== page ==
Given the recent closing of Temkin Group, it seems like a good time to reflect on what I’ve learned over the last decade or so of building a successful business, creating a world-wide association, and nurturing the CX movement. Looking back, here are six principals that have helped me succeed:
1) Actively Simplify.
When faced with new situations, it often seems easiest to add layers of rules or additional concepts. In other words, the natural flow of an organization supports increasing levels of complexity. This added complexity can cause enormous unforeseen problems, such as misalignment internally and confusion externally. As a matter of fact, I think complexity is one of the most severe, yet under-appreciated issues within large organizations. I’ve tried to address this by constantly pruning our offerings to things that we could deliver well, and rationalizing all of our content into simple, connected storylines.
2) Tell Stories.
There’s nothing more memorable than a good story. I love this quote by Jonathan Haidt, the “human mind is a story processor, not a logic processor” and this one by Philip Pullman, “‘Thou shalt not’ is soon forgotten, but ‘Once upon a time’ lasts forever.” That’s why I’ve always obsessed about the storyline in our research, content, training, and speeches. As a matter of fact, I spend a lot more time thinking about the storyline in my speeches than I do about the core content.
3) Embrace Reality.
One of the most impactful moments of my career was when I worked for General Electric and I heard Jack Welch say, “deal with the world as it is, not how you’d like it to be.” I’ve adopted this concept as one of my core beliefs. All too often, I see people conflate what they hope was happening with what was really happening. This leads to bad decisions based on inaccurate assumptions.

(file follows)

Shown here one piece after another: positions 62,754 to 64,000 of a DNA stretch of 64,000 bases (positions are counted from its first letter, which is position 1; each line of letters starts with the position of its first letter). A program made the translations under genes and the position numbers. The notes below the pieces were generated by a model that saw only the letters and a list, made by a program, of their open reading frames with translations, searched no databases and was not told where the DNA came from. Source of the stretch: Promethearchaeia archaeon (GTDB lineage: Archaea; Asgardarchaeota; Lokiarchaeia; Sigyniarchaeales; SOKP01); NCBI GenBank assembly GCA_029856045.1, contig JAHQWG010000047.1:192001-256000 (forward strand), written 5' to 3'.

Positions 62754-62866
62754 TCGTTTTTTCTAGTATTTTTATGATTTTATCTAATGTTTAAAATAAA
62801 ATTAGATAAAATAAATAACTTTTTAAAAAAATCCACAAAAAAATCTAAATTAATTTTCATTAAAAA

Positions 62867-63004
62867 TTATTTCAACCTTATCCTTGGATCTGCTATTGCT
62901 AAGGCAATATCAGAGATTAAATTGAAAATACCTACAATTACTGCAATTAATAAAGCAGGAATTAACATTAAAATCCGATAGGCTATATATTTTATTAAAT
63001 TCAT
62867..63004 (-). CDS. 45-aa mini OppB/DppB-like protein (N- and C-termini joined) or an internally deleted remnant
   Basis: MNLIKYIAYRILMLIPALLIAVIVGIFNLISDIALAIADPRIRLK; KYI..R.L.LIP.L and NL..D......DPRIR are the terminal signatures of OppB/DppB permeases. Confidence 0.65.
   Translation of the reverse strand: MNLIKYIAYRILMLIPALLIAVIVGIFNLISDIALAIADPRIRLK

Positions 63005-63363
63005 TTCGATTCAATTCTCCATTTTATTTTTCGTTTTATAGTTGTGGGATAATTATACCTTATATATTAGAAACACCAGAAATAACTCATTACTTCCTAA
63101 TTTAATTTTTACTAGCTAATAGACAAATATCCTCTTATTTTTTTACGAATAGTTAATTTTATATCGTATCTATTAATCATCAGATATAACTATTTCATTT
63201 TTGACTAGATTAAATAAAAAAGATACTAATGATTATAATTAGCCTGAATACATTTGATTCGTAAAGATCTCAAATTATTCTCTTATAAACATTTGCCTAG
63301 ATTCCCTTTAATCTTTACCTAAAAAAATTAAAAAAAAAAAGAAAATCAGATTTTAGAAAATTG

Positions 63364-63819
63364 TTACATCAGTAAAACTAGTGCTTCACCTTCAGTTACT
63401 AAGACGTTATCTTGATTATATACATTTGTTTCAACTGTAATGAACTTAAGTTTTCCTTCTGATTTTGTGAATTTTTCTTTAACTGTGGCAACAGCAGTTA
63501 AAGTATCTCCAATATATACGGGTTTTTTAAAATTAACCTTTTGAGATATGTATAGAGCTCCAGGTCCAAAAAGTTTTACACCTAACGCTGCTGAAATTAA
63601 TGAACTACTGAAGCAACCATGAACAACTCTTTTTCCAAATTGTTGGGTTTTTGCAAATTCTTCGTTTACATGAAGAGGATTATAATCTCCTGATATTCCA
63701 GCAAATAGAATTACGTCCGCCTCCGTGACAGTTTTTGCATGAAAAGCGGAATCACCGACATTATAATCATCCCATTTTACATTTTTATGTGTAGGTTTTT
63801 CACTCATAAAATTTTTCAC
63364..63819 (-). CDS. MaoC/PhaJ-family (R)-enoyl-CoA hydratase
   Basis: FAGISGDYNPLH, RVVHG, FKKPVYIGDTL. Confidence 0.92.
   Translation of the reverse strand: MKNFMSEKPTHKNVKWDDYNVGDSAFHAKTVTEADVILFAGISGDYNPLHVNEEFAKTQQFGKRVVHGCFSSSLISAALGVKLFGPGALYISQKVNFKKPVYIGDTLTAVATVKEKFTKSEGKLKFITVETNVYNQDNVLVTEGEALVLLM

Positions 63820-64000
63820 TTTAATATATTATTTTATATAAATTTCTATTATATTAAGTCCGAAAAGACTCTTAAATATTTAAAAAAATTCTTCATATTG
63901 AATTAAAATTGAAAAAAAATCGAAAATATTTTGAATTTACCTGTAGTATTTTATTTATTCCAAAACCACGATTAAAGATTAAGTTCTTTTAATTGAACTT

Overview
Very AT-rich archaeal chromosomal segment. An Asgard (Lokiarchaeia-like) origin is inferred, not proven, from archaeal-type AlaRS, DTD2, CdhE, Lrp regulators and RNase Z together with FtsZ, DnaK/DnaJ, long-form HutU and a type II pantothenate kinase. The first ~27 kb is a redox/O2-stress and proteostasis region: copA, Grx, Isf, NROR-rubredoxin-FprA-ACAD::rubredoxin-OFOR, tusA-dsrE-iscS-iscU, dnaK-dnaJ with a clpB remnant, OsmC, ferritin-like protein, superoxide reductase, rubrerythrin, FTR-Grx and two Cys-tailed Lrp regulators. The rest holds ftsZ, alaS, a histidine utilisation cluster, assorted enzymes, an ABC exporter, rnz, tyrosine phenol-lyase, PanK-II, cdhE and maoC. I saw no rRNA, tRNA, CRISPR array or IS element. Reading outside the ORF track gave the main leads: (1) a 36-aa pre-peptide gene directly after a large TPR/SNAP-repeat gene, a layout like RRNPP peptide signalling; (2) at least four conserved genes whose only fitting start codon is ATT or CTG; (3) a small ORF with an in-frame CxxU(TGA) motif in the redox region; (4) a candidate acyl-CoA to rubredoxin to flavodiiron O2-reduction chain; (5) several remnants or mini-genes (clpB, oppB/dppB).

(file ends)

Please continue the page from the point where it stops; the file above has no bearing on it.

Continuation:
4) Have A PoV.
I consider myself a full-time student of experience design, organizational dynamics, and human behavior. I’ve found that the fastest way to build knowledge is to “softly” lock into a strong point of view (PoV), and use it as a frame to examine the world. I learn by strengthening my PoV when I find things that fit into it, and adjusting or even abandoning it when I find things that don’t quite fit. That’s why the content we created has always been heavily focused on helping people develop and shape their POVs, rather than listing a bunch of tactical activities.
5) Be Transparent.
Throughout my career, I’ve tried to be brutally honest. People around me know what I’m thinking, and they can trust that I am sharing my true feelings. While it’s not a good strategy for poker, it’s an approach that helps in many ways. First of all, I don’t need to expend the energy to keep track of multiple narratives. Second of all, it forces me to make better decisions. I’ve coached executives to assume that people will eventually find out what they’re doing, so they should make decisions that they will be comfortable defending in the future. Transparency also helps people anticipate how I will make decisions in the future, so they can proactively align with my direction.
6) Care About People.
Everything succeeds or fails because of people. As an extreme introvert who started his career as an engineer, it took me many years to learn this lesson. I’ve had the opportunity to build new organizations and help leaders change behemoth companies. No matter what I’m working on, I always try to empathize with the human beings who are leading the new strategies, employees who need to change what they do to make the strategies come to life, partners who need to buy into a shift in direction, and customers who will hopefully opt-into and get value from new experiences. Of all the things that I’ve been able to do, I’m most proud of the positive impact that I’ve had on people, whether I’ve met them or not. Caring about people is not only more motivating to me than driving business results, but it is also often the best path for achieving those business results.
The bottom line: I hope my lessons—from simplifying to caring—are helpful.